March 18, 2008
This past week, legislation was introduced in the House that would prevent implementation of new regulations that would severely hamper the ability of states to use Medicaid to fund critical mental health services. The bill (HR 5613) would prohibit the Centers for Medicare and Medicaid Services (CMS) from moving forward on these harmful regulations at least through April of 2009. The bill would do this by imposing “moratoria” on the regulations, which is a technical term for stopping a regulation from going into effect.
The bill was introduced by House Energy and Commerce Chairman John Dingell (D-MI) and Representative Tim Murphy (R-PA), the Co-Chair of the House Mental Health Caucus.
Advocates are strongly encouraged to contact their House member to urge them to cosponsor HR 5613 and stop the implementation of harmful Medicaid regulations for rehabilitative services, case management, school-based services, and public hospitals.
Send a letter to your House member using NAMI's Legislative Action Center. If you can, please personalize the letter with a sentence or two to let your Member know why you care about this important issue (you are a family member, consumer, and/or advocate, etc.).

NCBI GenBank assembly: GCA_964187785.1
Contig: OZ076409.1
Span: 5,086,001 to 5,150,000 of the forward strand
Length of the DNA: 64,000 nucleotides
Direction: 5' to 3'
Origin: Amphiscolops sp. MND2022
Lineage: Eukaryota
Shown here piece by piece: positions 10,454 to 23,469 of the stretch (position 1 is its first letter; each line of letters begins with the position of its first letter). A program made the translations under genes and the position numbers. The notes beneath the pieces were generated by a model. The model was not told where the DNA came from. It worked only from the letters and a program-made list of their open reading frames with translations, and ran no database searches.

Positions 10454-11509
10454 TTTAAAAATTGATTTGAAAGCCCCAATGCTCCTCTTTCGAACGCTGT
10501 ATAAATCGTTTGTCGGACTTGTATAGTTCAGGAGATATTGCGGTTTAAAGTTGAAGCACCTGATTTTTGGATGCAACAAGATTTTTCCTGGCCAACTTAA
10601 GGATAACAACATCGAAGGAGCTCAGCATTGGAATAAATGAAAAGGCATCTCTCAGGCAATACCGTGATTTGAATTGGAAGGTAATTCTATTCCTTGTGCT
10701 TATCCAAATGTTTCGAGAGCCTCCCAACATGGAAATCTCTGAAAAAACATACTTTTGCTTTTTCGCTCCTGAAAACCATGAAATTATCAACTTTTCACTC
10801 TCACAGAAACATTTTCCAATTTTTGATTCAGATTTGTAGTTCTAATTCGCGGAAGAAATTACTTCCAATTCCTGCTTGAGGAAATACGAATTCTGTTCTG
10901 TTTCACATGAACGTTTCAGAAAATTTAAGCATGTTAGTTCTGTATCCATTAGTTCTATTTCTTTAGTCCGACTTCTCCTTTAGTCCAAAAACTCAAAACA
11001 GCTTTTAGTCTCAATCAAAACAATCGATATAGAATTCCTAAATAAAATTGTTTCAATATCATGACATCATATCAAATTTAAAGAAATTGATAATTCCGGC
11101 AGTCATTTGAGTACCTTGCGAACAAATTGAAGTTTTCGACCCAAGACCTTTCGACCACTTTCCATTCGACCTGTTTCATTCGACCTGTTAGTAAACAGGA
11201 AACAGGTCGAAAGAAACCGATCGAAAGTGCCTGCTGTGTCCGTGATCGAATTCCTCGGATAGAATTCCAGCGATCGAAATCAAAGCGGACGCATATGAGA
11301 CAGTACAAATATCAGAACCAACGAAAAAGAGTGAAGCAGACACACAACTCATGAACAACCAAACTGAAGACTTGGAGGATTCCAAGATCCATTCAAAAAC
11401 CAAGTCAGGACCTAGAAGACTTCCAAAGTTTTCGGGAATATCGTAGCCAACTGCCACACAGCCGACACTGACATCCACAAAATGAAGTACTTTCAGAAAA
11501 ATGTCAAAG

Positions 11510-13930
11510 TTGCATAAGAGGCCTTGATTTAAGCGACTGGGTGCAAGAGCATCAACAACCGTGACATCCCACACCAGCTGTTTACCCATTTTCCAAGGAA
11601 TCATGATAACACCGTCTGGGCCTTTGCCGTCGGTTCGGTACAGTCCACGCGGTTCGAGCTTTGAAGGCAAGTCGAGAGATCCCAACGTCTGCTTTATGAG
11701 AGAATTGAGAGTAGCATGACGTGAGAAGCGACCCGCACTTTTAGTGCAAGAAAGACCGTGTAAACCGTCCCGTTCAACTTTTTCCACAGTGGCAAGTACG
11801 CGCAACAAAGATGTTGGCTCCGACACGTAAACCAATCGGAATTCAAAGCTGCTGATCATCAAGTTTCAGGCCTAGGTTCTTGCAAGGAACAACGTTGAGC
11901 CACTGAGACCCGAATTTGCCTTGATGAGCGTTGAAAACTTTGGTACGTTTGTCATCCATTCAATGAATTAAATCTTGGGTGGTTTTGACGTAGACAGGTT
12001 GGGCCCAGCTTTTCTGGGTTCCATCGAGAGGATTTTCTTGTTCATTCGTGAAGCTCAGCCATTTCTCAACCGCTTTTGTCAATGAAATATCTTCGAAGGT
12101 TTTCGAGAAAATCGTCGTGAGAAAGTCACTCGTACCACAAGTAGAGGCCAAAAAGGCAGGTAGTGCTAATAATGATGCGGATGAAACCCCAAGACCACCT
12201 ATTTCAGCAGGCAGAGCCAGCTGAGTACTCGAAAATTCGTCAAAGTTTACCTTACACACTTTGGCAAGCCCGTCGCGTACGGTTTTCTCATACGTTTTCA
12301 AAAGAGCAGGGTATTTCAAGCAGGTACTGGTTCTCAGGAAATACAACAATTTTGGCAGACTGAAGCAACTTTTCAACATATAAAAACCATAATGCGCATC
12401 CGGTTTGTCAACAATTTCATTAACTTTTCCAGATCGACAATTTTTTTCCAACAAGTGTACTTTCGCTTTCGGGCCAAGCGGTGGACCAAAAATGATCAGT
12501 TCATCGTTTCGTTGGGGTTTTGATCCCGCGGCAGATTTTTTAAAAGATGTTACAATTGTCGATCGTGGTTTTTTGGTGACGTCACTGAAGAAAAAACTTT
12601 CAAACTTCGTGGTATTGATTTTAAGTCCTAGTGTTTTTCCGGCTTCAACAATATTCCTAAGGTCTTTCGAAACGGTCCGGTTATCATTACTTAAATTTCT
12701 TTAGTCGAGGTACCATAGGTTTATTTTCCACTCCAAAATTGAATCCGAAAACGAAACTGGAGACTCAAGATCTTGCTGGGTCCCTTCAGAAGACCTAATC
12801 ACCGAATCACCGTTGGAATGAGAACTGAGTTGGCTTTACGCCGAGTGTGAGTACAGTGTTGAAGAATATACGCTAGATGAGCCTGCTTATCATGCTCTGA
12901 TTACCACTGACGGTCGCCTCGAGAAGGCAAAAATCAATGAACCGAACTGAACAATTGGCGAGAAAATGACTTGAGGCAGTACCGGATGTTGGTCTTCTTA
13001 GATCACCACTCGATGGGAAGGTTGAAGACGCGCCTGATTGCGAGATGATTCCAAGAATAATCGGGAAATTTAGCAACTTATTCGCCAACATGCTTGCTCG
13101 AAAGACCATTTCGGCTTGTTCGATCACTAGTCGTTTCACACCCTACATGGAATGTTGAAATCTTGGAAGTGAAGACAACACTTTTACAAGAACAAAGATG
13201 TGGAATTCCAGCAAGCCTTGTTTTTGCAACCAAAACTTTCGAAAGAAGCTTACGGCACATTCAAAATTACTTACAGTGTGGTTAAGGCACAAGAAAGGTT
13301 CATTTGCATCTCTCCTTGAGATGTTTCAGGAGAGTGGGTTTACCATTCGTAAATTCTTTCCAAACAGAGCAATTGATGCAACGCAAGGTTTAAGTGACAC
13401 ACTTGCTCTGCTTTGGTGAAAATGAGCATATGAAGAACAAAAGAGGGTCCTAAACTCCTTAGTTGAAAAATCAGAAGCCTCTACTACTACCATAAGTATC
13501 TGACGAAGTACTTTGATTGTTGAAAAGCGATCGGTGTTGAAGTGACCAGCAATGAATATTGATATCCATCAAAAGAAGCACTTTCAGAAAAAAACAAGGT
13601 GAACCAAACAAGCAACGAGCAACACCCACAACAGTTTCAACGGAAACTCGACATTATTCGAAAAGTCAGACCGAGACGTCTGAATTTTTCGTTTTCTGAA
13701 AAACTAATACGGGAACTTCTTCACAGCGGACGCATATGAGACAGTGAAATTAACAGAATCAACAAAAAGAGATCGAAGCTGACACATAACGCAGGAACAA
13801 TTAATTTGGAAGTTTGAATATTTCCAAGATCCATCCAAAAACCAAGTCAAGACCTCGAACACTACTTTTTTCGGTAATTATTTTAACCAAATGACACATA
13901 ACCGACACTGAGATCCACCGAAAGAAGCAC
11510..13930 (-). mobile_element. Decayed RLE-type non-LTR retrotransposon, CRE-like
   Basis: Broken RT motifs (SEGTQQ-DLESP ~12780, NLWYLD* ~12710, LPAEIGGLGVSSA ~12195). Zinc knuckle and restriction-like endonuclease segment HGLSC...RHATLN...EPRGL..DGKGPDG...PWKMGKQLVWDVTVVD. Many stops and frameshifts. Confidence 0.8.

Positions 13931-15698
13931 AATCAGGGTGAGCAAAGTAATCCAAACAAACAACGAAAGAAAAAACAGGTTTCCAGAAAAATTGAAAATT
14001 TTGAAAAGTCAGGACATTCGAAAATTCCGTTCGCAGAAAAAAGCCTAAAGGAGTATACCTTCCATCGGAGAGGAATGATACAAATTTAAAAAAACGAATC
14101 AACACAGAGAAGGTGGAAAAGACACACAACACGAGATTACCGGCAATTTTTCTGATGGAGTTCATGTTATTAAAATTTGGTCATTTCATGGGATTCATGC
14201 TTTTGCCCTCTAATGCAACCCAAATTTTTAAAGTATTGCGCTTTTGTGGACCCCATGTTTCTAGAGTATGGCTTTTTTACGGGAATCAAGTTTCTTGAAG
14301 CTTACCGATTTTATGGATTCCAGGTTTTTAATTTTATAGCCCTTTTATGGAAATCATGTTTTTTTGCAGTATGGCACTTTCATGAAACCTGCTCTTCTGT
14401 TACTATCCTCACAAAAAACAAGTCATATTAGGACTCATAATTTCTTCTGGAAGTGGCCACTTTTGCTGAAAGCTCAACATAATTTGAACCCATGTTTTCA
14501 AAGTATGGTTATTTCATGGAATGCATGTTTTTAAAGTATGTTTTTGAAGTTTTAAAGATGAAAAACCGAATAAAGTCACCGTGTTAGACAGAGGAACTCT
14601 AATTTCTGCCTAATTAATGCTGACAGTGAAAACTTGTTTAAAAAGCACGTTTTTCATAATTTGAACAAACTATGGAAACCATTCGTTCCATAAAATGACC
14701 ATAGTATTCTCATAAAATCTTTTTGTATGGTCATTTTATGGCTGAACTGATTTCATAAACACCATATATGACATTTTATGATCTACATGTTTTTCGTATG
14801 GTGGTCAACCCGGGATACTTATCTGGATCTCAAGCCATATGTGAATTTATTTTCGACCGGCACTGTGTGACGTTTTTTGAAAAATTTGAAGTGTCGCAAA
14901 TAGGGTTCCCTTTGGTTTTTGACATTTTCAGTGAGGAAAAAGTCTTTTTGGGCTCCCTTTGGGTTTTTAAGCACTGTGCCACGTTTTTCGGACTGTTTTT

A NAMI E-News alert sent out on March 13th, noted that Senator Charles Grassley (R-IA) was expected to offer an amendment to the FY 2009 budget resolution that would have limited the ability of Congress to move forward on legislation to renew and extend moratoria on these CMS regulations later this year. Under the Grassley Amendment, a “reserve fund” in the FY 2009 budget resolution that would facilitate moratoria on all of these Medicaid regulations would have been limited. Fortunately, the Grassley Amendment was not offered during debate on the Senate budget resolution. As a result, the “reserve fund” that would allow for legislation stopping these Medicaid regulations remains intact and available for Congress later this year.
Click here to read NAMI's letter of support for legislation that would impose a moratorium on these devastating changes to Medicaid.
For additional background, click below for our previous alerts on the proposed CMS Medicaid regulations.
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